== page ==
Reward For Christopher Dorner Will Be Split Four Ways

May 8, 2013
Originally published on May 8, 2013 3:55 pm
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It's ALL THINGS CONSIDERED from NPR News. I'm Robert Siegel.


And I'm Audie Cornish.

A California couple who had a run-in with an ex-cop on a killing spree will get $800,000 for turning him in. That's most of the $1 million reward that was offered in the Christopher Dorner case. Dorner was the subject of a massive manhunt around Los Angeles back in February. A man who found Dorner's burning truck will get $150,000. And as divvied up by a panel of three former judges, the rest go to a tow-truck driver who spotted Dorner at a gas station. NPR's Kirk Siegler recaps the case.

KIRK SIEGLER, BYLINE: When Christopher Dorner was on the run and accused of killing four people, including two police officers, Los Angeles Mayor Antonio Villaraigosa stepped to a bank of TV cameras at city hall and made a surprise announcement. In just a couple of days, his city and other entities had assembled a huge reward pot for any information leading to Dorner's capture and conviction.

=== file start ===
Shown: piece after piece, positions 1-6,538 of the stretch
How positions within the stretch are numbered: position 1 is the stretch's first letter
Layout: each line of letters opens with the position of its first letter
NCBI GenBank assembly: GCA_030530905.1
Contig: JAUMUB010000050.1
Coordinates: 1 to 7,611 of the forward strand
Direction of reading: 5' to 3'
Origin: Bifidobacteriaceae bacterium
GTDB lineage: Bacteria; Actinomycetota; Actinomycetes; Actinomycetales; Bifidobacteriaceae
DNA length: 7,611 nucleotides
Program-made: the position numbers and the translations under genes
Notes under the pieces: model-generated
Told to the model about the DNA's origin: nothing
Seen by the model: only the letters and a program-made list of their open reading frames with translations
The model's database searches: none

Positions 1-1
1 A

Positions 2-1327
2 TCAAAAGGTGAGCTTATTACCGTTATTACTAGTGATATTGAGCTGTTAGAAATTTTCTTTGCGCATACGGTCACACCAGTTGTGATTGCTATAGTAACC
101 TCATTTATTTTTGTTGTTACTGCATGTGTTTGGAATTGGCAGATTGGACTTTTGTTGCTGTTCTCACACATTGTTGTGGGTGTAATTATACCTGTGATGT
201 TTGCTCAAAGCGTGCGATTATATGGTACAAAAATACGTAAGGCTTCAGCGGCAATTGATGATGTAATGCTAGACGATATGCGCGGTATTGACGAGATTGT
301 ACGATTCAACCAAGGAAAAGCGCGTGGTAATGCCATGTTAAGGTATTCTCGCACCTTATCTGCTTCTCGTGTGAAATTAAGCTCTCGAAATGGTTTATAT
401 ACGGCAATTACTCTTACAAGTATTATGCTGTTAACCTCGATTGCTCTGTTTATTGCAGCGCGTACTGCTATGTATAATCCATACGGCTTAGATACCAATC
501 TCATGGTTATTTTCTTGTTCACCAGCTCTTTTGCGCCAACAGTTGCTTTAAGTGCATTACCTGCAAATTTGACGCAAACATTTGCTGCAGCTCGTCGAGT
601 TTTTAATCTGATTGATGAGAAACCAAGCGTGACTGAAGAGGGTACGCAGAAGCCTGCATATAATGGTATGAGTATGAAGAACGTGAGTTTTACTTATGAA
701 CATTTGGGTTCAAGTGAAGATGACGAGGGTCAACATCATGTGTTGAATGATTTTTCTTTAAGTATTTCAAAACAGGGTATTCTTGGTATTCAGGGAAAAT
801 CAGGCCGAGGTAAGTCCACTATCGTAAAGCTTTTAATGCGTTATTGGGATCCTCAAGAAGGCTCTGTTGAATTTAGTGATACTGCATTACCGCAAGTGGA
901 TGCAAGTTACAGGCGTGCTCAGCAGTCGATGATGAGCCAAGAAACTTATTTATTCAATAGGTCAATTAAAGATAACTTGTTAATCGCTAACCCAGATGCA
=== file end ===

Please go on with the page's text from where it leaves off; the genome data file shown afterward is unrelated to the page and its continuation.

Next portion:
MAYOR ANTONIO VILLARAIGOSA: Collectively, this group, led by my office, is posting a reward of $1 million for information that would lead to Mr. Dorner's capture.

SIEGLER: Only Dorner wasn't captured. Just a few days later, he killed himself during a fiery standoff in the San Bernardino Mountains. Because there was no capture or conviction, several entities, including the city of Riverside, backed out of the reward fund. Nevertheless, Mayor Villaraigosa said the reward would still be doled out even though Dorner was dead. That brings us to the report made public this week by the LAPD. In all, 12 people had filed claims seeking the reward money, but the report says only four will get any of it, and most will go to James and Karen Reynolds.

They're the couple who stumbled onto Dorner, who had been hiding out in their condo for most of the manhunt. He tied them up and stole their Nissan, but the couple managed to break free, and Karen called 911. The remaining money is to be divvied up between the tow-truck driver and a ski area employee, who authorities say also gave some crucial information on Dorner's whereabouts during his nine-day rampage. Kirk Siegler, NPR News. Transcript provided by NPR, Copyright NPR.